Irish Catholic organization in the United States opens its doors to women after nearly 200 years
After nearly 200 years, one of the leading Irish organizations in the United States is considering proposals to open its doors to women.
The Ancient Order of Hibernians, which was originally formed to advocate for Irish Catholic immigrants to the United States before the famine, will decide to end its male-only membership rules at a conference in Pennsylvania in July.
However, the plan to admit women is met with opposition from the leadership of the Ladies Ancient Order of Hibernians (LAOH) which, although having a widely shared history and goals, is completely separate from and runs parallel to the organization of men.
Essentially, the LAOH leadership views the admission of women into the HAE as detrimental to its own organization. He also argues that women who joined HAE would not be treated as equal members.
He told AOH in a letter last September that he viewed the organization’s sudden dropping of the gender requirement “as an act of sabotage to LAOH’s recruitment and continued growth.”
HAE has approximately 30,000 members across the United States. However, the number of members is aging and their number has dropped by about 20% over the last decade. Also, some politicians have been reluctant to engage with an organization that only allows men to join.
Danny O’Connell, the current national president of HAE, said he was disappointed with the response from the women’s organization. He told the Irish Times: “I can confirm that HAE is considering removing the male gender restriction from our terms of membership. I was disappointed with the reaction of LAOH management and the apparent campaign to undermine this effort.
“I hope the leaders and members of LAOH will adopt a proposal that would give women residing in America another opportunity to embrace their Irish heritage.”
Proponents of the new initiative believe that women’s membership would not only increase membership, but also reduce the age profile, which is currently estimated to be over 50 on average. They believe that younger men are also reluctant in some cases to be associated with an organization that does not admit women.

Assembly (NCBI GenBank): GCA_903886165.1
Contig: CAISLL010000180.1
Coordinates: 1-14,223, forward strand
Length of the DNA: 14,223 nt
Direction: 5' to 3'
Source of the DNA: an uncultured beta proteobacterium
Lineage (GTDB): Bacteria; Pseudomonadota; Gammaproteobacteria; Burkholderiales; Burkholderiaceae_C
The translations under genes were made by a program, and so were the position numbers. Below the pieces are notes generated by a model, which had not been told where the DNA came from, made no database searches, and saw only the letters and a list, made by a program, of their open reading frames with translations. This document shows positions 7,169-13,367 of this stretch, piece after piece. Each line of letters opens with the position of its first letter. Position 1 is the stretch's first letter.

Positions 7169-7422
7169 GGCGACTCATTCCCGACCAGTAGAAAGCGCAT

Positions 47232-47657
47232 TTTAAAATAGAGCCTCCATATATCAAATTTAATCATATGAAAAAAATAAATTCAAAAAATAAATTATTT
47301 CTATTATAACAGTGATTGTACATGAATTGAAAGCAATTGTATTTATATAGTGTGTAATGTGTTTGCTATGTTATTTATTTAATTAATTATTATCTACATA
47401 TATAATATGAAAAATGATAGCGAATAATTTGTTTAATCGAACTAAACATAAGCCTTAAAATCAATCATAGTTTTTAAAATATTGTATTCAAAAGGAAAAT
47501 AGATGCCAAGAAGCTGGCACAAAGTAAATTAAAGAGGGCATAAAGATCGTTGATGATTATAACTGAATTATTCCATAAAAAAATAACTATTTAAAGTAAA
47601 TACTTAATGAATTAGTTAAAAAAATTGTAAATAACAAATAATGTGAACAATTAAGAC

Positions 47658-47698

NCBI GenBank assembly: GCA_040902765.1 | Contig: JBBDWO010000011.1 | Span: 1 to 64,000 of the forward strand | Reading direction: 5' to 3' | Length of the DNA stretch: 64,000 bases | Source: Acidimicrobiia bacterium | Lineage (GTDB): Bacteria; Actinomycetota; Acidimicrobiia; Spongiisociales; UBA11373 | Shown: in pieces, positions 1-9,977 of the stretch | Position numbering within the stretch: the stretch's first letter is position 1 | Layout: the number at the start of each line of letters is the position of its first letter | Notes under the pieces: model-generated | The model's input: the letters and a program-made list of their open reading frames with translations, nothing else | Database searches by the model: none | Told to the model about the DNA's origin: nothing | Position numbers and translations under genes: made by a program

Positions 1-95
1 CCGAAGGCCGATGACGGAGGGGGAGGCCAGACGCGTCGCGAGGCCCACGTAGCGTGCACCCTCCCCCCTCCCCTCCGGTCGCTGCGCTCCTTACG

Mr O’Connell is due to travel to Ireland this week where he is due to meet senior politicians today, including Tánaiste Leo Varadkar.
Former Fine Gael TD John Deasy is Head of Government Affairs at HAE. He said the decision whether or not to allow women to join the organization would be made by HAE members.
“However, it is undeniable that male or female only restrictions are considered outdated and unacceptable in Ireland today.”
HAE traces its history back to 1836 when it was established in New York and later in Philadelphia as a Catholic immigrant organization. Originally it had two purposes; to protect clergy and those who had arrived from Ireland in an environment hostile to Irish Catholics in the United States at the time.
Its constitution states that applicants for membership must be male, be able to prove Irish ancestry, and be a practicing Catholic.
He also has wider political goals calling for the introduction of a “fair US immigration law for Ireland” and played a pivotal role in crafting a bipartisan resolution passed by the House of Representatives. US in March urging the British government to drop plans to grant an amnesty for all Trouble-era murders in Northern Ireland.
Some people close to HAE argue that at the time of its founding, virtually all organizations were male-dominated. As it was a secret society, there are not many documents available describing the background of the rule.
In the mid-1890s, an AOH Women’s Auxiliary was established. This title was dropped in the 1980s and the men’s and women’s organizations officially separated in 2012.
LAOH National Chairperson Karen Keane told The Irish Times the “divorce” came about following a tax audit by US tax authorities. She said that at the time, the HAE leadership maintained that the women’s organization had nothing to do with it.
The constitution of the women’s organization is broadly similar to that of the HAE. Its membership is also limited to practicing Catholic women of Irish birth or descent as well as the wife or mother of an HAE member. It aims “to foster and maintain loyalty to the Roman Catholic Church and to foster and maintain loyalty to the United States of America among its members”.
Keane said LAOH membership, which had been declining through the end of 2019, has recovered. It has just over 10,000 members, a 5% increase over last year.
LAOH was more of an “on the ground” organization, she said, and it spent its money not on lobbying politicians but in local areas, such as helping women keep their babies.
“We’re talking about universal child care, universal child care so that women who babysit their children can afford to keep them in school.”
Ms Keane said her organization opposed HAE admitting female members “because in all honesty women will not be treated . . . equal members if they join HAE.